Here is the trailer, in case you are interested...

Sunday, September 07, 2014

The Clark Sisters and More

Today I headed off to Edinburgh with one aim: to see the show of work by the wonderful Judy Clark and her twin sister, Christine. I've written of Judy before - commissioning a coat from her - and she's borrowed my jewellery to accessorise her Spring collection but I had only ever seen one drawing by her sister before, one which was hanging in the studio when I visited.

The Clark Sisters - 1

I strongly recommend that you visit if you get the chance. Judy and Christine work in very different ways, both overlapping on an understated but undeniably Romantic idiom and the fusion of the work is subtle and intriguing. The most obvious thing for any fashion designer to do when working with a painter or graphics artist is to put the work on a teeshirt or sweatshirt and they have done this but this does not make up a major part of the show.

The Clark Sisters - 3

The collaborations on the other work are very subtle... on one painting, Christine has used Judy's lace as a stencil to create texture on the canvas:

The Clark Sisters - 5

The Clark Sisters - 6

On a jacket, the lining is printed with one of the paintings:

The Clark Sisters - 4

continued onto the cuff detail.

Christine's paintings and drawings were new to me and reminded me very much of Klimt, Schiele, Alan Davie, yet directly reference none of them. There is a humour to them and a darkness to some which really appeals to me; they are essentially narrative works.

The Clark Sisters - 2

The remarkable thing here is that neither sister dominates. One is just as drawn to the clothes as to the paintings and the gallery - actually a generous patron of the arts' front-room in Edinburgh New Town - is the perfect space in which to appreciate the works.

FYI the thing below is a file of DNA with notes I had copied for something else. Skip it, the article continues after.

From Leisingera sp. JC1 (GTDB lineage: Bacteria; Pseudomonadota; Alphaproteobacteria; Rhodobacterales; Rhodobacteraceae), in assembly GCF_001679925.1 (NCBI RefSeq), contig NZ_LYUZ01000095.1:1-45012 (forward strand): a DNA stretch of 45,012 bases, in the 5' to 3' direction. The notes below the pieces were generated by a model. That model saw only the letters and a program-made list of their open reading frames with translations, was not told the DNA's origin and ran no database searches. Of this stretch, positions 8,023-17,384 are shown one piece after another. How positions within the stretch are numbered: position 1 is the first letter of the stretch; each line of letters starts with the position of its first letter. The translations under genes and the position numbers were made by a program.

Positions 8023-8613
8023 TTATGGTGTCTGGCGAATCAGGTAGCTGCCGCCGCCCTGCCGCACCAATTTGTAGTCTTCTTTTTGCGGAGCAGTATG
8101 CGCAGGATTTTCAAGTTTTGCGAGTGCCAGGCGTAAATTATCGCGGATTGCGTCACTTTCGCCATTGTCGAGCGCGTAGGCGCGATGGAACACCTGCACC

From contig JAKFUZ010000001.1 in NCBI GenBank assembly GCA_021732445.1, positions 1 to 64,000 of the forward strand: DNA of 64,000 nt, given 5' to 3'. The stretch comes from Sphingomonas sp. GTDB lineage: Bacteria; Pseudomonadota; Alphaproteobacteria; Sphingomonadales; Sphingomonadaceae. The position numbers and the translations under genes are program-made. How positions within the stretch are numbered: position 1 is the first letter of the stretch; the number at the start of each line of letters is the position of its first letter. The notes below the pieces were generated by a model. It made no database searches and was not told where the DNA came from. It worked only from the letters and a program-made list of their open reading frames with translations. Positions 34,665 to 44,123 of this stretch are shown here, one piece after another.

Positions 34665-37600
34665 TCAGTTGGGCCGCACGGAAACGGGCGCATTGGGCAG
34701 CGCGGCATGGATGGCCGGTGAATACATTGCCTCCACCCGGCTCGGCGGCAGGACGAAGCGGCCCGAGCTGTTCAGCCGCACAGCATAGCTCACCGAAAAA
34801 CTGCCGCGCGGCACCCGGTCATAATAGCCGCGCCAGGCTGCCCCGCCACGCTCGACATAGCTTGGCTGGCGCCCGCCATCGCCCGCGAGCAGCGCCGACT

The Clark Sisters - 9

Anyway, I'm raving! I love Judy's work and think that she is creating clothing which is Romantic, deeply rooted in Scottish culture and practical, and I learned today that I love her sister's work too for some very similar reasons.
The show runs until 12th September.

It was off to the John Byrne show at the National Portrait Gallery after that

John Byrne

I have been a fan of John Byrne's work - be it literature or artworks - for many years and it was great to see a show of his portraits together in one place, including his famous ones of Billy Connolly and his self-portraits. It was especially good to see some of his more intimate and less-stylised studies of the people in his life - his children, partner, friends - and the letter from René Magritte is a little surprise pleasure tucked away at the end!

I took my camera with me, as always, but have somewhat bastardised it by turning it into a "toy" camera with a £18 plastic lens. In keeping with the lo-fi (hipster!) experience, I set it up to take over-saturated, square-format images. It was an unbelievably refreshing way of taking photographs and although I found myself re-visiting things I had photographed before, it was brilliant to be able to see them in a new and different way.

Wellington Artificial Colour Lovely Hat
Buddleia Blur Stone Rose No. 13
Stockbridge Steps Garlic Galore Smug Salmond Scraped

It's been quite a week in the workshop as I've been working on the collar using the porcelain pipe-stems I picked up when mudlarking on the Thames during the summer. It has taken a while to get started on this piece as I was waiting for the stones to be delivered from Thailand - sapphires, spinels and garnets:

Ko si Iruufin - WIP - 9

and for the basic elements to return from the casting company:

Ko si Iruufin - WIP - 8

The whole collar will consist of around 100 individually-supported pieces of porcelain pipe stem, each surmounted by a small gemstone and connected to form a mobile "fabric" which moves with the wearer. What I hadn't really thought about was the number of steps required to create each element in the piece...

Ko si Iruufin - WIP - 6

These are the two starting rows to which the catch will be formed. I am working from the outside inwards to the centre, the pipe stems having been graded by length, so these are the shortest. Each stem requires me to make a pin and set the head of the pin with a gemstone:

Ko si Iruufin - WIP - 15

The settings were cast - each one needs to be cleaned up and attached to a wire - and then set; the pin is then put through a pipe stem and this is inserted into the back plate. Each back-plate also needs cleaning up! The back-plates are then joined together with jump rings which are about 3.5mm diameter and because of the length of the piece, each one has to be soldered. There are eight jump rings on the central two plates and six on the outside two:

Ko si Iruufin - WIP - 17

Although very happy with the way this is progressing, I'm particularly pleased with the Paco Rabanne-style back!

Ko si Iruufin - WIP - 18

Ko si Iruufin - WIP - 19

My bench has never been so untidy.

Ko si Iruufin - WIP - 10